Arms for the World

BERLIN (Own report) – German arms exports are leveling out at a new record high, as indicated by the Arms Export Report for 2016 and the first four months of 2017, published last Wednesday in Berlin. According to the report, the German government has approved €6.85 billion worth of military equipment sales in 2016 – one billion less than in 2015 but significantly more than the fluctuations around five billion in the overall value of arms exports since 2003. The main recipients of German deliveries include countries of the Arab Peninsula, particularly Saudi Arabia and the United Arab Emirates, with the aim of forming a military counterforce to Iran. For over two years, they have been waging war against Yemen – also using German weapons. Berlin has also approved the sale of patrol boats to Saudi Arabia, which can be used to escalate the famine blockade around Yemen. Algeria and Egypt are receiving German warships. A closer cooperation with the navies of these two countries would enable Berlin and Brussels to complete their control over the EU’s southern flank. German arms recipients include several countries around the Pacific basin, prone to become Western partners in the event of a conflict with the People’s Republic of China.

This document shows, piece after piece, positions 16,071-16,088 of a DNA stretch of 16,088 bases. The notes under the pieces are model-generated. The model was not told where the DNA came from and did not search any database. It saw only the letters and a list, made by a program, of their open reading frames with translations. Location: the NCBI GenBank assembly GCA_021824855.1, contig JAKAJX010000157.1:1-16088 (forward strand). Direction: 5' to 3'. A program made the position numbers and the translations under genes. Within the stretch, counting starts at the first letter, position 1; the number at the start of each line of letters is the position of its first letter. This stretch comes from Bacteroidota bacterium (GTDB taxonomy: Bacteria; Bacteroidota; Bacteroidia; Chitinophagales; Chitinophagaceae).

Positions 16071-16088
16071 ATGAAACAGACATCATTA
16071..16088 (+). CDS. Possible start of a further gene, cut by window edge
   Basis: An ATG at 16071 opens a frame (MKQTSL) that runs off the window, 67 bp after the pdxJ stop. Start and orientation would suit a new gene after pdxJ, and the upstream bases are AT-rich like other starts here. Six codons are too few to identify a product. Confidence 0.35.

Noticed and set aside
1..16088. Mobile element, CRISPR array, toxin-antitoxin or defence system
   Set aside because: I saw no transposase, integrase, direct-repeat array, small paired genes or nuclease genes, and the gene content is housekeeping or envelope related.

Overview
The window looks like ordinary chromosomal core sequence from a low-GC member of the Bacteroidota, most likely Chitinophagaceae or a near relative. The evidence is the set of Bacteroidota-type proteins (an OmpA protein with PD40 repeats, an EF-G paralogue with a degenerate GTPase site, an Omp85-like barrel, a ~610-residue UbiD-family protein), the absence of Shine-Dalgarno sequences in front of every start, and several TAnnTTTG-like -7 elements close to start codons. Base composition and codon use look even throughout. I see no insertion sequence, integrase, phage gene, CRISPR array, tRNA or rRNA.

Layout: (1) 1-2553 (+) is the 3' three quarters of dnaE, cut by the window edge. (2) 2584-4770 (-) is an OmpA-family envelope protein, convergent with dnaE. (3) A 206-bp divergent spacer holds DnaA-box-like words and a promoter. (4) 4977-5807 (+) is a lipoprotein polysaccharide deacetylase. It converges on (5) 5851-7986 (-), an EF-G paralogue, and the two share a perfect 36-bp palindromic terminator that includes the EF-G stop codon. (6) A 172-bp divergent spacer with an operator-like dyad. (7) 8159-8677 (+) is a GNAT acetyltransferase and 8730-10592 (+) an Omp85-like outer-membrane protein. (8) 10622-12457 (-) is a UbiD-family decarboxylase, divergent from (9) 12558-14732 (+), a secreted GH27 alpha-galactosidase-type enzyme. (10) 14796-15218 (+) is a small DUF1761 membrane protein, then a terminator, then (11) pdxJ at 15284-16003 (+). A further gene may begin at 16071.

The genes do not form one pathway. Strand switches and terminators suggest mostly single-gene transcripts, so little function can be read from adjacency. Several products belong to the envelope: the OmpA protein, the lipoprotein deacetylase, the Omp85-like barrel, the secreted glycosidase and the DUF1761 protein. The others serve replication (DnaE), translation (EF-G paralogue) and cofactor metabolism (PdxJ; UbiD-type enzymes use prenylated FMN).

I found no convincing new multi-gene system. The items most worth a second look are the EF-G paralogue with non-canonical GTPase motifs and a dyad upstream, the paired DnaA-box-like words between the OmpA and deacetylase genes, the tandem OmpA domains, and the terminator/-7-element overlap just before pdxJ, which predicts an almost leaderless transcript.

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The Crimean Conflict

KIEV/BERLIN (Own report) – As the Crimean crisis escalates, the German Navy is dispatching one of its spy ships to the Mediterranean. The “Alster,” which had already been carrying out espionage on the Syrian war zone, is reported to have sailed from its homeport. Whether it will pursue a route through the Mediterranean to the Black Sea remains the Bundeswehr’s secret. With the Crimean conflict, the power struggle over the Ukraine is involving an area of utmost geostrategic importance to Moscow. The Russian Black Sea Fleet is stationed on the Crimean Peninsula, which is considered “Russia’s diving board into the Mediterranean,” where Russia has increased activities since 2013, seeking to counterbalance the USA. It is already being speculated, that the pro-western putschist government could annul the accord on stationing the Black Sea Fleet, thereby depriving Russia of this strategic position. Since the collapse of the Soviet Union in 1991, Moscow has had to watch how NATO has expanded its position in the Black Sea – with Bundeswehr participation and at the expense of Russia. Crimea’s geostrategic importance explains why Germany – unlike in the case, for example, of Yugoslavia – is trying to prevent the peninsula’s secession and a rapprochement with Russia by all means. Continue reading